Ram D. Sriram
Beyond Geometry: Issues in Product Representation,
The early part of this millennium has witnessed the emergence of an Internet-based engineering marketplace, where engineers, designers, and manufacturers from small and large companies are collaborating through the Internet to participate in various product development and marketing activities. This will be further enhanced by the next generation manufacturing environment, which will consist of a network of engineering applications, where state of the art multi-media tools and techniques will enhance closer collaboration between geographically distributed applications, virtual reality tools will allow visualization and simulation in a synthetic environment, and information exchange standards will facilitate seamless interoperation of heterogeneous applications. To support such an environment we need a product representation scheme that goes beyond the geometric-centric approach of traditional CAD systems. In this talk, I will describe two major efforts that I have been involved in over the last two decades in achieving such a goal.
The first effort was the MIT DICE project, which was one of the first efforts on developing a computer supported collaborative design environment. In this project, we developed a shared object product model which provided support for: multiple levels of functional abstractions; multiple levels of geometric abstractions; multiple functional views; and representation and management of multiple levels of constraints. This model used an integrated multi-level and multi-dimensional geometric representation scheme that is general enough to capture geometry through the entire design life cycle, i.e., from qualitative spatial relationships to detailed specifications of geometry at various levels of abstraction.
The second effort is the interoperability framework that is currently being developed at NIST. This framework focuses on the exchange of part and assembly information between heterogeneous modeling systems for collaborative design and manufacturing. The framework has the following key attributes: (1) it is based on formal semantics, and will eventually be supported by an appropriate ontology to permit automated reasoning; (2) it is generic: it deals with conceptual entities such as artifacts and features, and not specific artifacts such as motors, pumps or gears; (3) it is to serve as a repository of a rich variety of information about products, including aspects of product description that are not currently incorporated; (4) it is intended to foster the development of novel applications and processes that were not feasible in less information-rich environments; (5) it incorporates the explicit representation of design rationale, considered to be as important as that of the product description itself; and (6) there are provisions for converting and/or interfacing the generic representation schemes into a production-level interoperability framework.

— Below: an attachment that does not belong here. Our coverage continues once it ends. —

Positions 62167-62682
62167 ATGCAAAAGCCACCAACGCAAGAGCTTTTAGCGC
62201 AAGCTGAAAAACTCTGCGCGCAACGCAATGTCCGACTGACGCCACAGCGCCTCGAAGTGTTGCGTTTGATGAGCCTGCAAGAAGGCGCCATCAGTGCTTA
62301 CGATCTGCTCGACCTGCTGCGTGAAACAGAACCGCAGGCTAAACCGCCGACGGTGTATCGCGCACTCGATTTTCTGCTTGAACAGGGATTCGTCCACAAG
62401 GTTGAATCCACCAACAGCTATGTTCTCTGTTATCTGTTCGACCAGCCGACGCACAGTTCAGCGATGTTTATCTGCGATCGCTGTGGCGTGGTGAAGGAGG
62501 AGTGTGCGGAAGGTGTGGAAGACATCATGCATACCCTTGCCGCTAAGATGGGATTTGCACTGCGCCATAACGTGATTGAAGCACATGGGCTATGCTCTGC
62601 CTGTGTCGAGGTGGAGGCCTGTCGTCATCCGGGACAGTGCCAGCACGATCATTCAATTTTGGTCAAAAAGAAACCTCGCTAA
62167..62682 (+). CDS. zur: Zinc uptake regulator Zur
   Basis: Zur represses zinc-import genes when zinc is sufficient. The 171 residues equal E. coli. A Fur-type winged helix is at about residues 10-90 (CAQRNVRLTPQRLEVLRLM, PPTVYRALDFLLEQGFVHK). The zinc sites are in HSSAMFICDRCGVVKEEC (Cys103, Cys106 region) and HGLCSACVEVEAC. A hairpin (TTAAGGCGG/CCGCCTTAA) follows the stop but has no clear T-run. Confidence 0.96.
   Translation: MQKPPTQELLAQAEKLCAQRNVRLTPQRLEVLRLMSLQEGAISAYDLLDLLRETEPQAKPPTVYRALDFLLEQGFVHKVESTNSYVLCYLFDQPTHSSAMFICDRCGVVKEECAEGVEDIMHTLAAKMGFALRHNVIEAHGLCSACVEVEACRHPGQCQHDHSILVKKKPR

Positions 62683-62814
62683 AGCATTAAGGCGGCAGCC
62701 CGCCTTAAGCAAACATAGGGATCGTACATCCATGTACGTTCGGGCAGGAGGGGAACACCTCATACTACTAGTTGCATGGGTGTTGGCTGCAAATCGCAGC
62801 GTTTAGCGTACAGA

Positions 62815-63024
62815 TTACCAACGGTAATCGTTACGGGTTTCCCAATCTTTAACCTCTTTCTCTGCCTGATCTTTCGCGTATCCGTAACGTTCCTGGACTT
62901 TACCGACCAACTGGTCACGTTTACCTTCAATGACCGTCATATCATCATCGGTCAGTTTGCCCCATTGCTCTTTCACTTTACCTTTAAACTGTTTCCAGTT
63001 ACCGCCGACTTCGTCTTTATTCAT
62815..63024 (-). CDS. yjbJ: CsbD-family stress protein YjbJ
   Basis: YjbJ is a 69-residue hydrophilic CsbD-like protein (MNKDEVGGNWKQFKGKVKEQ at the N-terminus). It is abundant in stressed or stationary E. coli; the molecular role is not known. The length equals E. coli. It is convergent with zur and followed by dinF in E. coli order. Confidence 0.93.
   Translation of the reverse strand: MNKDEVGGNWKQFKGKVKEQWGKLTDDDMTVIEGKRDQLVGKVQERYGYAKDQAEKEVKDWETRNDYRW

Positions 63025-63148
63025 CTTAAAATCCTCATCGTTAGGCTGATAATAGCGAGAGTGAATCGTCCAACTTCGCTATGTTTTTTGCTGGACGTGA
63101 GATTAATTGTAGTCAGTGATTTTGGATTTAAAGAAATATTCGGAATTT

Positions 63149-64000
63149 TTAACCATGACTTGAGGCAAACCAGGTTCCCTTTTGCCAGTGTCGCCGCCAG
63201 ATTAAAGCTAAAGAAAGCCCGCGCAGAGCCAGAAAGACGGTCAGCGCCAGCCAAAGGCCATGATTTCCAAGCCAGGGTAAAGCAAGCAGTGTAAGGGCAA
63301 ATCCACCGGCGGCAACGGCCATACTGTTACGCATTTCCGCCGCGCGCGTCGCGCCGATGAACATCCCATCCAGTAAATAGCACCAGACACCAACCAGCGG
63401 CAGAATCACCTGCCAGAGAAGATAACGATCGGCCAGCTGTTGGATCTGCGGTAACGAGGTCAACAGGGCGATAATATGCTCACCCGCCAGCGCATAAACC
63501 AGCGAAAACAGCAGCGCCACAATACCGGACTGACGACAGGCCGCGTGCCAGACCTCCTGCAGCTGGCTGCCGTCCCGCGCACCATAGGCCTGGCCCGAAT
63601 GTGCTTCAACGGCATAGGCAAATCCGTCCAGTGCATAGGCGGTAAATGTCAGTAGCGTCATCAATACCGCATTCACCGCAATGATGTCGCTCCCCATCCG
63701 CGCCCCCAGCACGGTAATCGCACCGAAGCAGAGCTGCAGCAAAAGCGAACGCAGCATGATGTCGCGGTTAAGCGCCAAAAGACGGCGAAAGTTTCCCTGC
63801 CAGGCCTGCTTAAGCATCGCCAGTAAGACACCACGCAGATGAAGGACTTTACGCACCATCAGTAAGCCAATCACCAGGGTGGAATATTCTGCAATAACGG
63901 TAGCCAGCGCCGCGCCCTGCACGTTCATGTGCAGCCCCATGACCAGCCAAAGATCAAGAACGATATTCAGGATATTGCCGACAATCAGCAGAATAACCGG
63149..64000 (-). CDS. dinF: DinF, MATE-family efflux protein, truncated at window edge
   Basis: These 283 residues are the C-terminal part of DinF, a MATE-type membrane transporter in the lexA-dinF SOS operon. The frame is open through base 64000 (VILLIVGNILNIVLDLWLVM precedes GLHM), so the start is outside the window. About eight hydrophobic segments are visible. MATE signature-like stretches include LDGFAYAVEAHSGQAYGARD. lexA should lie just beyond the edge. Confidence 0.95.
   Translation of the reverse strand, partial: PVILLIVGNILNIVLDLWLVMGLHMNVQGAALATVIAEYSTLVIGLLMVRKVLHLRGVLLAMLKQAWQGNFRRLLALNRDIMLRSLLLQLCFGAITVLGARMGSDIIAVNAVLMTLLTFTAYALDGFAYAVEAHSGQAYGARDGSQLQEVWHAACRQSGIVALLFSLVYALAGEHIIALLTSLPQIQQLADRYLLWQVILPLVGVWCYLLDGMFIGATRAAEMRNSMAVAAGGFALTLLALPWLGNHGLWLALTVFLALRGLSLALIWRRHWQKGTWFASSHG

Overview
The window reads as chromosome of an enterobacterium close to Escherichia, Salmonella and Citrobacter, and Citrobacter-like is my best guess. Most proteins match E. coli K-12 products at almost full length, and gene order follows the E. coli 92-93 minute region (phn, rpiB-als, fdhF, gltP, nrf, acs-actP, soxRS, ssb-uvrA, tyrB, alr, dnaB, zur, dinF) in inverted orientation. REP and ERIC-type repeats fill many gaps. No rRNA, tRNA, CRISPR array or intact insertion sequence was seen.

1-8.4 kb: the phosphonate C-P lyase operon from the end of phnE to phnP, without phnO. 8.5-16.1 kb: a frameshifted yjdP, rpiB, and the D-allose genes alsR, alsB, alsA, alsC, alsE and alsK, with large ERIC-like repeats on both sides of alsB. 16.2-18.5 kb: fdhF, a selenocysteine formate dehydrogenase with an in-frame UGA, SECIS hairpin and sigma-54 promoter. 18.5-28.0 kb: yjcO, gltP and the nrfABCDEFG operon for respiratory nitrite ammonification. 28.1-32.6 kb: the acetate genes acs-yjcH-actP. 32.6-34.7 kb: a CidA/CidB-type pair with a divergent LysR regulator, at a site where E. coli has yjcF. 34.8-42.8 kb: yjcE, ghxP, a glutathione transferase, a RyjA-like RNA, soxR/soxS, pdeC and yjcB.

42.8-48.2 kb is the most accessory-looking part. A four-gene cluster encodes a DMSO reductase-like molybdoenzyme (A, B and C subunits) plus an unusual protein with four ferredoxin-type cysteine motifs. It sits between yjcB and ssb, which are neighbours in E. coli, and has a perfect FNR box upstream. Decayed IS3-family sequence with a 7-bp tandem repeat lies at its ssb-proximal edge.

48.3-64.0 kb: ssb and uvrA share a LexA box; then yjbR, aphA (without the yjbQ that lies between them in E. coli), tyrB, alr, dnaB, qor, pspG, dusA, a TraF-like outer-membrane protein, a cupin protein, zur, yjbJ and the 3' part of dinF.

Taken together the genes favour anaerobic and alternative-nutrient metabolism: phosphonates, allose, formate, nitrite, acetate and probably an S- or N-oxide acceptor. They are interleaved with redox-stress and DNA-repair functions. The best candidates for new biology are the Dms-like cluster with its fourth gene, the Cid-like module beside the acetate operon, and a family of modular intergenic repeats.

Location: Visualization, and Engineering, First International Conference, Spain, Sept. 2004
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